How to Select a Mark that Keeps Infringement at Bay?

Has your company just come up with an exciting new product that appears to interest the people to purchase it? Well, congratulations as this could be the product that can serve the potential buyers with what they have been looking for years, and ultimately, you with more customers and better sales. However, your competitors, including companies, entrepreneurs, etc., may not like this and make attempts to pull you down by infringing on your newly launched well-doing product or service. Hence, it is essential to commence extracting the profits with the help of that product or service after securing it as your Intellectual Property (IP). In terms of securing your unique and useful asset under Intellectual Property Protection, trademarks prove to be the best source that can prevent unauthorized users from making profits by using your IP. In general, trademarks refer to the recognizable words, logos, symbols, etc., that identify and distinguish the product and services of one source from those of others. In the present IP industry, there are five types of trademarks that you can obtain and use to safeguard your valuable assets from the infringers. Let’s proceed further to have deep insight into all these vital marks and thus, make a fair decision on which will best suit your needs.

Strong Marks to Discourage Trademark Infringement

  1. Fanciful Marks

 Fanciful marks refer to the trademarks that reveal nothing about the product yet are significant as they enable the customers to remember your mark/ product, irrespective of how many competitors are attempting to pull you down. Famous as made-up words, these marks have no significance except being a trademark for the proprietor’s specific products or services. Fanciful marks are enforceable against the use of the same or a similar mark leading to the trademark infringement. Some common examples of such trademarks include VERIZON telecommunication services, GOOGLE computer search engines, and ROLEX watches.

  1. Arbitrary Marks

 Arbitrary marks also don’t tell anything regarding the products or services but appear more significant than fanciful ones if we talk about the same type of items. These marks can be a real word, image, or logo used to recognize unrelated and different products or services. Though arbitrary marks don’t have much scope of enforceability like fanciful marks, yet they provide outstanding trademark protection, and this is why brands often prefer protecting their assets under this category of marks. For example, the term APPLE might not be enforceable against someone using the mark APPLE CAFÉ, but if he uses the Apple Logo to display the term APPLE, then the mark would be enforceable against him. Some examples of arbitrary marks include APPLE computers, HARD ROCK restaurants, and QUAKER cereal.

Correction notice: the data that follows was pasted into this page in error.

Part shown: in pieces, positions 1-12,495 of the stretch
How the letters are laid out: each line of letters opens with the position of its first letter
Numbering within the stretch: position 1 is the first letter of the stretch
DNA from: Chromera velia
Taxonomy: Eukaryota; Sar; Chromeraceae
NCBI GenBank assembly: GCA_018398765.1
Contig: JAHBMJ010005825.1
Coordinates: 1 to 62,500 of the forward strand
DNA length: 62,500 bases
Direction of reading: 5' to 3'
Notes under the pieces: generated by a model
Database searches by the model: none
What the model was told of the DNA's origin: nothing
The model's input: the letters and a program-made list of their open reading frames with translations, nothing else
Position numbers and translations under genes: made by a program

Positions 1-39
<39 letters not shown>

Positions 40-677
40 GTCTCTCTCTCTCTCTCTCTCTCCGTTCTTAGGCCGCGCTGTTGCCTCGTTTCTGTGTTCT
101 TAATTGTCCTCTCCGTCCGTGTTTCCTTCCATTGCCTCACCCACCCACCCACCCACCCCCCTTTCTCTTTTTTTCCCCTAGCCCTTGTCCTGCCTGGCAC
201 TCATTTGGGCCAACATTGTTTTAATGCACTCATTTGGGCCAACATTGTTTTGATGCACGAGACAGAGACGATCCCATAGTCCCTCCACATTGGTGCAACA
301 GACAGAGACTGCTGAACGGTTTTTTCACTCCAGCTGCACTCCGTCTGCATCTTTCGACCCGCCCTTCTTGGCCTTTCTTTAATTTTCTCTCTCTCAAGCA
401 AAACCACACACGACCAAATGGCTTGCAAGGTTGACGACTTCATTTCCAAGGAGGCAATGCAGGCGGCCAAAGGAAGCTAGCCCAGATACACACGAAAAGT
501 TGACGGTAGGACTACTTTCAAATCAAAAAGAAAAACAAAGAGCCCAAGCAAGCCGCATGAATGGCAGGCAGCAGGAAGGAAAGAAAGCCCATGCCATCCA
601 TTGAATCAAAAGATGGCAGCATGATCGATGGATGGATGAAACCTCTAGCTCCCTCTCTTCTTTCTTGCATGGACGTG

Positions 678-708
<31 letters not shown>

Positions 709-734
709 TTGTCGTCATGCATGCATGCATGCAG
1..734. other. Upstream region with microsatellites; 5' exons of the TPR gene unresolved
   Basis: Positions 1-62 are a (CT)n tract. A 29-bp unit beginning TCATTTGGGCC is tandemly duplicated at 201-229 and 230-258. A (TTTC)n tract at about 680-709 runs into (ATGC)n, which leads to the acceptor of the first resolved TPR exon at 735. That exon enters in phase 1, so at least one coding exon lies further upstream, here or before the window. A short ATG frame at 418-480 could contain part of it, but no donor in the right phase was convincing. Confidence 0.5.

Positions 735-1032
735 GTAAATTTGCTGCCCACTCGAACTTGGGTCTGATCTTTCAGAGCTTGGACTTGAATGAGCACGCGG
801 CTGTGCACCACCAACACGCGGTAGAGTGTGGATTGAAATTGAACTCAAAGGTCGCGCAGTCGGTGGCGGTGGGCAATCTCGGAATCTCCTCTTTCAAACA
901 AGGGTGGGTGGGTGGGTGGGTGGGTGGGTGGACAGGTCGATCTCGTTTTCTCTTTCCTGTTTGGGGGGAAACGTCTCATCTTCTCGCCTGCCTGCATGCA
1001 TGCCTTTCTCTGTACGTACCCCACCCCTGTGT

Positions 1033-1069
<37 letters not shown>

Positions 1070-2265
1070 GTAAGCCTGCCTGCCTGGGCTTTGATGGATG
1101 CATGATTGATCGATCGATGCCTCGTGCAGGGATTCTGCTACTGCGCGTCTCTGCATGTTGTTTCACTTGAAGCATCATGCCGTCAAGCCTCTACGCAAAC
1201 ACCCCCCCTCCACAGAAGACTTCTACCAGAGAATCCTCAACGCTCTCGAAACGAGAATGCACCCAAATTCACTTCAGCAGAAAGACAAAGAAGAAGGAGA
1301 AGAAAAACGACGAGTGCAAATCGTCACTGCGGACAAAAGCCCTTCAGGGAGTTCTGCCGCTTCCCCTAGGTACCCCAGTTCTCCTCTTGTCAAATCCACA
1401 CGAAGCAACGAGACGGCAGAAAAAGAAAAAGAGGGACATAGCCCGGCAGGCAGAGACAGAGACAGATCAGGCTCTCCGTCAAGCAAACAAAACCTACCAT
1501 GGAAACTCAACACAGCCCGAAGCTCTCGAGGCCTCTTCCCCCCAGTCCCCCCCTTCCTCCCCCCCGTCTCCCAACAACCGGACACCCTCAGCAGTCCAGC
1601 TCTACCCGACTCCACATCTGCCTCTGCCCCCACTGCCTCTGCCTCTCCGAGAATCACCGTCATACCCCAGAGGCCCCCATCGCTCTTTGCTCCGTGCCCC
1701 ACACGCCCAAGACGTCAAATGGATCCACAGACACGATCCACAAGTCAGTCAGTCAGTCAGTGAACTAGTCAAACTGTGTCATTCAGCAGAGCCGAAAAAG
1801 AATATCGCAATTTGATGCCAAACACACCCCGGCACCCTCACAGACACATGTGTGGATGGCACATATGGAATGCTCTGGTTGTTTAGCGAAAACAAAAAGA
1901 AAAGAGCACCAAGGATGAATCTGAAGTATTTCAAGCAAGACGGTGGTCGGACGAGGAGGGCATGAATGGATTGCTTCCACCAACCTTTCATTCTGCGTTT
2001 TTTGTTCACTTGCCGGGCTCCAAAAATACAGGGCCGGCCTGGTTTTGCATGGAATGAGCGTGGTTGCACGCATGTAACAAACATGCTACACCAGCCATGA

1. Suggestive Marks

 These marks give details about the services and products. They make the world familiar with what the specific product is, how it works, etc., but without describing it thoroughly. As per the Trademark Law, suggestive marks often exist as words, group of words, or graphic logos and are enforceable only in case of the same or similar marks on the same or similar products. FRESH ‘N CLEAN pet shampoo, CITIBANK financial services, and TOTAL cereal are some well-known examples of suggestive marks.

  1. Descriptive Marks

 As the name indicates, descriptive marks describe a particular product or service. They explain many things about the product or service, including what the product is, what it does, its quality, features, function, and more. Note that these marks don’t have proprietary rights and are neither enforceable nor protectable. Are you planning to File a Trademark Application to secure your asset with a descriptive mark? It is better to understand that people can use your mark in whole or part, either as a descriptive term in their text or the name of their products or services. Some Registered Trademarks that fall under this category covers PARK ‘N FLY airport parking service, COMPUTERLAND computer stores, and RAISIN BRAN cereal.

  1. Generic Marks

Generic marks, also known as genericized trademarks signify a name or mark that because of its popularity and importance has become a common name for a general class of service or product, usually against the trademark holder’s intentions. Generic marks are not the trademarks. They are nouns that are modified by the registered trademarks. Famous terms like APPLE computers, GEICO insurance services, and STARBUCKS coffee are examples of generic marks. Having strong marks is the best way to secure your valuable assets under the shield of powerful Intellectual Property Right (IPR), like a trademark. Stronger is the mark, more are the probabilities that it can be enforced against unauthorized use. Strong marks are comparatively less susceptible than weak marks to legal issues, whether you are filing a Trademark Application or carrying out a Trademark Registration Process. Hence, it is recommended even by the IP attorneys that whenever you come up with a new product, don’t forget to secure it with a strong trademark. For more visit:

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